Tianjin grid operator warns of power shortage, says UHV lines a solution
BEIJING, June 2 (Reuters) - Electricity shortfalls in Tianjin, an industrial city near Beijing, may reach 1.5 gigawatts this summer, or 13 percent of the expected maximum power load, local grid operator warned on Thursday.
Tianjin Electrical Power Corp, a unit of State Grid Corp of China (SGCC), the country's dominant power distributor, forecast the maximum power load in Tianjin of 11.4 GW to emerge in late July or early August.
(For a table of China's regional power shortage forecasts, click: [ID:nL3E7H20ZT])
With scarce coal and water resources, Tianjin needed to import more electricity from other regions of the country, Tianjin Electrical Power Corp said in the report on its website (www.tj.sgcc.com.cn
SGCC planned to build an ultra-high-voltage (UHV) power line passing through Beijing, Tianjin and Jinan in Shandong province by 2012, which would be a key solution to Tianjin's power shortages, the report said.
SGCC has touted its success in UHV technology development and drummed up calls to build long-distance, large-capacity UHV lines in recent weeks amid escalating shortage warnings.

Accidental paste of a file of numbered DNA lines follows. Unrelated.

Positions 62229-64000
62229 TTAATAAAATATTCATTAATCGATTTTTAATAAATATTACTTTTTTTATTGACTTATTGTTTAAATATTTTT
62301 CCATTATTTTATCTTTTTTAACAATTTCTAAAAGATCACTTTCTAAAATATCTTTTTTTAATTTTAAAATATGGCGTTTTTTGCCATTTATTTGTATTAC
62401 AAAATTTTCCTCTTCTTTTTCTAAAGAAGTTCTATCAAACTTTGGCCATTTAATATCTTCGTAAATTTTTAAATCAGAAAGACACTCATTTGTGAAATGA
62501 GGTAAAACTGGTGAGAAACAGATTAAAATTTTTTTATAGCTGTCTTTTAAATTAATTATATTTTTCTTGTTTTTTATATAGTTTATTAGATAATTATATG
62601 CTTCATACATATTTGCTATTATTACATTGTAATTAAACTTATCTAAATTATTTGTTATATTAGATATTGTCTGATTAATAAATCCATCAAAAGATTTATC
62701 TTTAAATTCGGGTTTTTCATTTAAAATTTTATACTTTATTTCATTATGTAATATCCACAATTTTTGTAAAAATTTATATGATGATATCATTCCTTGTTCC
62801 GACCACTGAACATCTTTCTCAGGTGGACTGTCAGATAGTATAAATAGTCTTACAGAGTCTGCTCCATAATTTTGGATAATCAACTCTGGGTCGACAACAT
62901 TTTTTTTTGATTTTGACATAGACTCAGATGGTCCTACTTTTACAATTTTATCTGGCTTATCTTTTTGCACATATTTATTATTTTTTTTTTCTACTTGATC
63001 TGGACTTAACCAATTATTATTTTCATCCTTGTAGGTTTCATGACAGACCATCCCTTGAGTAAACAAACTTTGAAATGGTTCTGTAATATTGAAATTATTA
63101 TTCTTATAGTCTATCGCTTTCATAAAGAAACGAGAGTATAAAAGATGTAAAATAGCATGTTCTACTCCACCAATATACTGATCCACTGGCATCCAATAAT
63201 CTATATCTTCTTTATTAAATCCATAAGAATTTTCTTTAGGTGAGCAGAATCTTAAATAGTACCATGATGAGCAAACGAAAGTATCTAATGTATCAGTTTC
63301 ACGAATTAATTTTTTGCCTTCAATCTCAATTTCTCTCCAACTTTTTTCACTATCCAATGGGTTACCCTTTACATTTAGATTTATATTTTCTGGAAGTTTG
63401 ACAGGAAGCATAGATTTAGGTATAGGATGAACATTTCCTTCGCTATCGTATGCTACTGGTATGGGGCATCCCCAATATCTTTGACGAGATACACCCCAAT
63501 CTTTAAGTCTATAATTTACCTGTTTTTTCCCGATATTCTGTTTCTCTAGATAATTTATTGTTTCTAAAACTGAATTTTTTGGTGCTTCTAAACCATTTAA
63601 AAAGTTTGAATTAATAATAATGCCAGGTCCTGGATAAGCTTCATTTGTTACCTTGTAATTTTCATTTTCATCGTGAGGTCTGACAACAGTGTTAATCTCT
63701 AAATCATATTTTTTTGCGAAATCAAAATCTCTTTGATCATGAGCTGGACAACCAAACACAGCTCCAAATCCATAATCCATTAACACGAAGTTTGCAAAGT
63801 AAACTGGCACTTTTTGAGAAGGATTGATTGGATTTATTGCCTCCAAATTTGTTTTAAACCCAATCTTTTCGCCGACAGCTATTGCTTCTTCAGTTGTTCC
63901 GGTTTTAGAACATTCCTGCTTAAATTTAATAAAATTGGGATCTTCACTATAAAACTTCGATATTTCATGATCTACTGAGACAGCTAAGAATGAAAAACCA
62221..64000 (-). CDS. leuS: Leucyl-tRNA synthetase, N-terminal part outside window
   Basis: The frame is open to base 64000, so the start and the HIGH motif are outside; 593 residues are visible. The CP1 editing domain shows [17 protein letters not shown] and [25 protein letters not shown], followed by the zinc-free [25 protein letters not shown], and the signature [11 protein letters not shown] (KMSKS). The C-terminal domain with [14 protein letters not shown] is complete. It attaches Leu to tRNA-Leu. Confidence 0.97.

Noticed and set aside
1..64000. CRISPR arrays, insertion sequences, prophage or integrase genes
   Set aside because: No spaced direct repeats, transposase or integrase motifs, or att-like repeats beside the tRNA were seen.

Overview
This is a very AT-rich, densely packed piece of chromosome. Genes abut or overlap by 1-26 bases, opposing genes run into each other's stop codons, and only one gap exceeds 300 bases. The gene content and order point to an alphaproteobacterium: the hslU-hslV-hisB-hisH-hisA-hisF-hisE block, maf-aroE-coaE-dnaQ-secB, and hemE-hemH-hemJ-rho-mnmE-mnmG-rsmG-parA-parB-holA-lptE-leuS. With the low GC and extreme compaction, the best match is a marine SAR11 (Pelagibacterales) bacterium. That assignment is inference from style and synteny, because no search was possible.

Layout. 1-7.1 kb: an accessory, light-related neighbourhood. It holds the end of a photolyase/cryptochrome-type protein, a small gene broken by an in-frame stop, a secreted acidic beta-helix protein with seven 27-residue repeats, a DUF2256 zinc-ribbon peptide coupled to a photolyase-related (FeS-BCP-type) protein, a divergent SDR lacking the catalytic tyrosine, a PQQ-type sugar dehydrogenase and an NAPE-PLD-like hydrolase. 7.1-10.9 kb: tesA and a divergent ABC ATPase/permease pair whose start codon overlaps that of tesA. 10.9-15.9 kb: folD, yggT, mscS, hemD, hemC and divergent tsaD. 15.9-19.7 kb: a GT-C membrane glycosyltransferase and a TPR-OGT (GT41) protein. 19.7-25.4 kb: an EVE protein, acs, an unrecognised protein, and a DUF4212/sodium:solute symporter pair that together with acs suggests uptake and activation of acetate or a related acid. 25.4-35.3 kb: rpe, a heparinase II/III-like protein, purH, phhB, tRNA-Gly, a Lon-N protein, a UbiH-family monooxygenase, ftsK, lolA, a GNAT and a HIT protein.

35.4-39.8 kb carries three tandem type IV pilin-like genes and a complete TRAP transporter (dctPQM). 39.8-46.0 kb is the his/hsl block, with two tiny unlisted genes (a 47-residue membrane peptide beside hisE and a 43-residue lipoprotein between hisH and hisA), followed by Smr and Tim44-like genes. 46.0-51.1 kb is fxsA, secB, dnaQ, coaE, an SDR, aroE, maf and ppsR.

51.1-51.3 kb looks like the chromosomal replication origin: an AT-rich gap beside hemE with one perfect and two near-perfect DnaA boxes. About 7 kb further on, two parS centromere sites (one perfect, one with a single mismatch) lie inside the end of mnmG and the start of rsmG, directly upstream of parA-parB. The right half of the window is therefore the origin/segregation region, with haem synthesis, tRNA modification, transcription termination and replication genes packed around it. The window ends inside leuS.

The country should reduce large-scale and long-distance transportation of coal and use UHV technology to better allocate energy resources, an editorial in a company newspaper said on May 24.
On the same day, the National Energy Administration gave approval for SGCC to begin an early-stage study of a UHV direct current line to send power from northwestern Xinjiang region to central Henan province. [ID:nL3E7GR162]
But some industry officials objected to the UHV expansion, especially alternating current UHV lines, citing security, economic viability, competition and pollution concerns. (Reported by Jim Bai and Tom Miles; Editing by Chris Lewis)